Mar 2, 2018

Interview Transcript

Announcer: The Health Minute, produced by University of Utah Health.

Interviewer: You have stomach pain. Dr. Troy Madsen's an emergency room physician. What should a person do if they have stomach pain? Is there something they can do?

Dr. Madsen: You know, stomach pain is one of the most common things we see in the emergency department. And when we see it, I'm always thinking first, "Is it something that's more serious?" So you've got to make sure things are okay there first. More serious things would be severe pain. Often, pain in the right lower abdomen or right upper abdomen could be a sign of the appendix or gall bladder having issues.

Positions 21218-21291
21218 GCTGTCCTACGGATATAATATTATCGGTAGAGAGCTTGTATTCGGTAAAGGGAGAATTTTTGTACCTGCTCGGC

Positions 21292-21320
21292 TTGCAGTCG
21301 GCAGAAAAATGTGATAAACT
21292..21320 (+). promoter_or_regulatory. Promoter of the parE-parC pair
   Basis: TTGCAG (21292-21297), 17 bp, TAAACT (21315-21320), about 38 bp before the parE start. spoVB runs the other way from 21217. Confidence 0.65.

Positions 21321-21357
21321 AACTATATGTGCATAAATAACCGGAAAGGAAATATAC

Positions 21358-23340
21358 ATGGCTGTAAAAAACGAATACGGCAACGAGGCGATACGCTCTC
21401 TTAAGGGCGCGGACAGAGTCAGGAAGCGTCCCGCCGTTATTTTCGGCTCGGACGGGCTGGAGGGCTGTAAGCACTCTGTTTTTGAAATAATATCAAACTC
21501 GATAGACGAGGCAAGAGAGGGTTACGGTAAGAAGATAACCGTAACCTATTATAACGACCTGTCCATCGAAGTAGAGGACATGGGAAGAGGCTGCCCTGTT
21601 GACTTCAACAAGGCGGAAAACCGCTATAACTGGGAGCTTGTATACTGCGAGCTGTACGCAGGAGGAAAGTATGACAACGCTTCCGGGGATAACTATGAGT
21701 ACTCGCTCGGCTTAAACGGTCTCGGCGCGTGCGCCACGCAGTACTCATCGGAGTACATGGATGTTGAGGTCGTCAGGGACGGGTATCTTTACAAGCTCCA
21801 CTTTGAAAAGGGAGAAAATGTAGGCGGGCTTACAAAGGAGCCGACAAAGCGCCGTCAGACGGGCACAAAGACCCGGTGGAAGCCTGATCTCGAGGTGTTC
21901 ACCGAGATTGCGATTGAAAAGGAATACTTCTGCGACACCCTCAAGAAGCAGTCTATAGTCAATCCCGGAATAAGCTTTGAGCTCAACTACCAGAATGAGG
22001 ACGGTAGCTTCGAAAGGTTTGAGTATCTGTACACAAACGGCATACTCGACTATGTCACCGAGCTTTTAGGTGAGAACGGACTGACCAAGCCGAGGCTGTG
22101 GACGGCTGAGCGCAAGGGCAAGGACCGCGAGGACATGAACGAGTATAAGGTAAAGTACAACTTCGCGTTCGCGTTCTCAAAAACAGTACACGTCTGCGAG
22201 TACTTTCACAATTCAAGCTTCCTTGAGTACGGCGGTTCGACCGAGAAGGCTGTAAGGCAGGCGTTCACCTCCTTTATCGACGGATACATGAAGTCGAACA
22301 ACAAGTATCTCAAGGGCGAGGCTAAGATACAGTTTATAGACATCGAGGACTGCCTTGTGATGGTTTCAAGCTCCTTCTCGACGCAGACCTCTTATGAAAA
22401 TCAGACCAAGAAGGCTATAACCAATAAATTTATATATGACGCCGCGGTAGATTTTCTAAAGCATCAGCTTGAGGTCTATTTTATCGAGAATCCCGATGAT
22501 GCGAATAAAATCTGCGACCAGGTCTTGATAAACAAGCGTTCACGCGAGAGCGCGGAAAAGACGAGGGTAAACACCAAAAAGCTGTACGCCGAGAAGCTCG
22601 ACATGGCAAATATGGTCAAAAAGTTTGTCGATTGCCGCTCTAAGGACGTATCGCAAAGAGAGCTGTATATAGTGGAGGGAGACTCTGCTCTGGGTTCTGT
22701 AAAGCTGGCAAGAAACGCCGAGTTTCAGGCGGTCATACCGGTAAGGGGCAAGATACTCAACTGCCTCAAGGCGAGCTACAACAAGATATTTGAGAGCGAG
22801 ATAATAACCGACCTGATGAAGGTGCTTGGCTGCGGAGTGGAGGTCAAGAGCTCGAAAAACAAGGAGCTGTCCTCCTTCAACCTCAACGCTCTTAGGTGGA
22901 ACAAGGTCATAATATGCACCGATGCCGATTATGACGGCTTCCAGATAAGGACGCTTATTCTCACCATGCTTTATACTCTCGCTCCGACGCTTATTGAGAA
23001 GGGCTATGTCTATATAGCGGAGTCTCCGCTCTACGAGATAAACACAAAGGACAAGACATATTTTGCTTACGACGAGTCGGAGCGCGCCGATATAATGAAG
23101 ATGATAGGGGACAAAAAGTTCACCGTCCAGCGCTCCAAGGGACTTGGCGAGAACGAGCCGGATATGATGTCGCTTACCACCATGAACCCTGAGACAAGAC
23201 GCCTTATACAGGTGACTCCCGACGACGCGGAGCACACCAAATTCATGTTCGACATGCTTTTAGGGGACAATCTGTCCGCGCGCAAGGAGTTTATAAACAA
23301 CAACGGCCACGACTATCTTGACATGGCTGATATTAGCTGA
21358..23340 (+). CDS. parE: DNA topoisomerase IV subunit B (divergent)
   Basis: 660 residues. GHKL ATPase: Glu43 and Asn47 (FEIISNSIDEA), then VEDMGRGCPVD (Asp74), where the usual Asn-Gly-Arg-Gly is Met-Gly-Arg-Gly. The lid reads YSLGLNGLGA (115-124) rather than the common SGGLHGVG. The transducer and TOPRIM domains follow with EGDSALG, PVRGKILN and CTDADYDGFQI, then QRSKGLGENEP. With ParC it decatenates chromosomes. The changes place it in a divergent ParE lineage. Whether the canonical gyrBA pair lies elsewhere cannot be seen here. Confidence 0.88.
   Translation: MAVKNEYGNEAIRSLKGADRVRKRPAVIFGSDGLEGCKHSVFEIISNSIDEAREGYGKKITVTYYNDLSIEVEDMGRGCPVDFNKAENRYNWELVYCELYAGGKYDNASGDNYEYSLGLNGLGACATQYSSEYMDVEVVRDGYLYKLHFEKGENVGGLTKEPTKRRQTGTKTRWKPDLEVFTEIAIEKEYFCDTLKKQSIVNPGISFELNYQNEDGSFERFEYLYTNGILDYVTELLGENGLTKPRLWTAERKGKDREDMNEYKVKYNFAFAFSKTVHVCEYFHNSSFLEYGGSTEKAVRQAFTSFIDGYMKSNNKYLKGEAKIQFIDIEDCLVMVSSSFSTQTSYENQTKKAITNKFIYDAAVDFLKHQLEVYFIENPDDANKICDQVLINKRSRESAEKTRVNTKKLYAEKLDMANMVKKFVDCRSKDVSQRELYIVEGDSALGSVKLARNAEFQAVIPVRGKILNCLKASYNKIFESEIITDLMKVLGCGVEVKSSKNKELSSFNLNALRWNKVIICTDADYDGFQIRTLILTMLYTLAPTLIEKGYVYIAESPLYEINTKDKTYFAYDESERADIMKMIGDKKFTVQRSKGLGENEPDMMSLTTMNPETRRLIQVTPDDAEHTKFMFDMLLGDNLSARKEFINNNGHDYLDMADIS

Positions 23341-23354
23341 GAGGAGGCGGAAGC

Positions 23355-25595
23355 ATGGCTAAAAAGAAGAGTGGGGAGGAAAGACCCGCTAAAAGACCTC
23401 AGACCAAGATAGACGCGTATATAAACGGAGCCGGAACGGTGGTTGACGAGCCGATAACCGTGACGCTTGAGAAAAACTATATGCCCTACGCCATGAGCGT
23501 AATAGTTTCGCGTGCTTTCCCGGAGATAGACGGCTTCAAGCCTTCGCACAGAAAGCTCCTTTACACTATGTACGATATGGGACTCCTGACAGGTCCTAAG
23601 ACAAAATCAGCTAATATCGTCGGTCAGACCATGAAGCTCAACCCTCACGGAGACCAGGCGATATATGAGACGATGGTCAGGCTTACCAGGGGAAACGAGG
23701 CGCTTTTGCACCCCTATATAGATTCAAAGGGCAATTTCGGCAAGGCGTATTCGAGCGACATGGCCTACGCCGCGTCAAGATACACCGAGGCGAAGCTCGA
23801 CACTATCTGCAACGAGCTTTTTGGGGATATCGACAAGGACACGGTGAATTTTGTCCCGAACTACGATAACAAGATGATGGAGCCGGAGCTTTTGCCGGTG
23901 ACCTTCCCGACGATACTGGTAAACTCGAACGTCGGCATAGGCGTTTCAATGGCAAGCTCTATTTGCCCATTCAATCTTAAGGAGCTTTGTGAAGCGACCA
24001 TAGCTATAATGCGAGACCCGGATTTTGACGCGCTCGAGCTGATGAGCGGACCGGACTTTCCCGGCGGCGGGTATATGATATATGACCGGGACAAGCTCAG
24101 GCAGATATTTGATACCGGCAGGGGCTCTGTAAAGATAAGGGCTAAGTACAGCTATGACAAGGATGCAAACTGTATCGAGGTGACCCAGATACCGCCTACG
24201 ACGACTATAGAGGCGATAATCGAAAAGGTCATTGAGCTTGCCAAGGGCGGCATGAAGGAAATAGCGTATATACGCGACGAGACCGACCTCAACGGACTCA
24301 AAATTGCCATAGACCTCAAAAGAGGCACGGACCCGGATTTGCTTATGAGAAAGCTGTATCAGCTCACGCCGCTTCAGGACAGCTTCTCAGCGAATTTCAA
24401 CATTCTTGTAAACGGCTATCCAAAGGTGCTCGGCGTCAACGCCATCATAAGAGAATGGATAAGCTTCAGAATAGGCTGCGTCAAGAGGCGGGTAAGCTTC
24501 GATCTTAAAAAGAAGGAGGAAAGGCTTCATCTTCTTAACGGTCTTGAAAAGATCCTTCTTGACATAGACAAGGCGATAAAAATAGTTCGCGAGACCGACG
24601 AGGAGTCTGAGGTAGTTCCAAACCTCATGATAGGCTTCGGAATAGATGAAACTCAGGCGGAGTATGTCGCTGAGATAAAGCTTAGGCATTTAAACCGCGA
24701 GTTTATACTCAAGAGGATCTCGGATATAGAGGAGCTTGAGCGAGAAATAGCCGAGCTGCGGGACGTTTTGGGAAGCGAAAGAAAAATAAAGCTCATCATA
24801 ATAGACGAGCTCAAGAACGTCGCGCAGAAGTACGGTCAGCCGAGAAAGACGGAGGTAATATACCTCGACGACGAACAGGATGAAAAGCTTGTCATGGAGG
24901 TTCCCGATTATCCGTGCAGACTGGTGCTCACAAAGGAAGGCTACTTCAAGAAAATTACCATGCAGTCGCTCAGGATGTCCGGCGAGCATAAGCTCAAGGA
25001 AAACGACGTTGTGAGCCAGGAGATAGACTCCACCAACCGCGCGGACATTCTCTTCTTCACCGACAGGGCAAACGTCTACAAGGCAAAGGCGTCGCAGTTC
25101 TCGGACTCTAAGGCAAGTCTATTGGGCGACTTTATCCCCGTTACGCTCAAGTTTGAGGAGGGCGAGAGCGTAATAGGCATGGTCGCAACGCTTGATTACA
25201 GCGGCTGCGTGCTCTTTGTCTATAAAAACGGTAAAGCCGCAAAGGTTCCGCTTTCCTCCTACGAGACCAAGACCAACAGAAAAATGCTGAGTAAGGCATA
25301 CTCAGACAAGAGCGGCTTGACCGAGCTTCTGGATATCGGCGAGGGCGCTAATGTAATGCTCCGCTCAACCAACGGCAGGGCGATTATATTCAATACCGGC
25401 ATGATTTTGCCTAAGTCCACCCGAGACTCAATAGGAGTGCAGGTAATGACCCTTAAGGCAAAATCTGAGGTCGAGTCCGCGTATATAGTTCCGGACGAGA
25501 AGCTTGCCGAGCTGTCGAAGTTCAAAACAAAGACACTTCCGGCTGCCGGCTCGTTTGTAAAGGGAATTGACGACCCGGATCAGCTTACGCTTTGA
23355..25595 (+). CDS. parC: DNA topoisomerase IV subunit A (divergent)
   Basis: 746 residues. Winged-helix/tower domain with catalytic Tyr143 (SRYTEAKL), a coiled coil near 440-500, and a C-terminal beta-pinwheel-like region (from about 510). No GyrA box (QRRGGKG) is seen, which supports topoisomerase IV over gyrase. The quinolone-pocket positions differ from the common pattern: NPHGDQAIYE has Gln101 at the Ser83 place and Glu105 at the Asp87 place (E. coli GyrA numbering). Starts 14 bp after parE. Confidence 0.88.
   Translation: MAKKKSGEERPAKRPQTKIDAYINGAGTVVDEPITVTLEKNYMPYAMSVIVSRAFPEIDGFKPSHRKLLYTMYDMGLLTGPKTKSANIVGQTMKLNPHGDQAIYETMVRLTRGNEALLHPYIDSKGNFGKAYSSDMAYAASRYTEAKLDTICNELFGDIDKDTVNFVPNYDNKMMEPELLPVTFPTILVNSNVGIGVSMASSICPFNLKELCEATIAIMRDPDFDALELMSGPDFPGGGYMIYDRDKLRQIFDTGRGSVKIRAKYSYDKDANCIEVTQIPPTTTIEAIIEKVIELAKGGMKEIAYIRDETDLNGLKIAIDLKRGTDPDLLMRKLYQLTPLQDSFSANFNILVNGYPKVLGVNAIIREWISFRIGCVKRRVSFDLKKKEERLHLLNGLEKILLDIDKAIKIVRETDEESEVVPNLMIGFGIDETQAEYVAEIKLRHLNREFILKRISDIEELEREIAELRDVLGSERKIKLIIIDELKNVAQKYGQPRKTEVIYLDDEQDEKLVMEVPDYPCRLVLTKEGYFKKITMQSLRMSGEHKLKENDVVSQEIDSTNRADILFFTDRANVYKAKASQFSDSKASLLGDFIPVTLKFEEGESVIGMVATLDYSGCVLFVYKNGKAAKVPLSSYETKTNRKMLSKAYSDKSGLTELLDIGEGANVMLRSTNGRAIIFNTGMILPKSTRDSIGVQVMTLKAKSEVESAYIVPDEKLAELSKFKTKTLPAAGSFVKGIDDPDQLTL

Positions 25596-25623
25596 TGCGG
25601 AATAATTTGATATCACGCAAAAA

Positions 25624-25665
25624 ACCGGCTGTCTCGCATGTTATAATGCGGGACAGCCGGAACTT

But if it's not those things, and you're treating it at home, if it's your upper abdomen with some burning up into your chest, that could be acid reflux or an ulcer. Try an antacid. Middle abdomen, crampy, sharp pain, might be some gas pain. Try an anti-gas medication. Of course, if you're having diarrhea, if that's causing discomfort, don't hesitate to try an anti-diarrheal medication and see if you get better with that.

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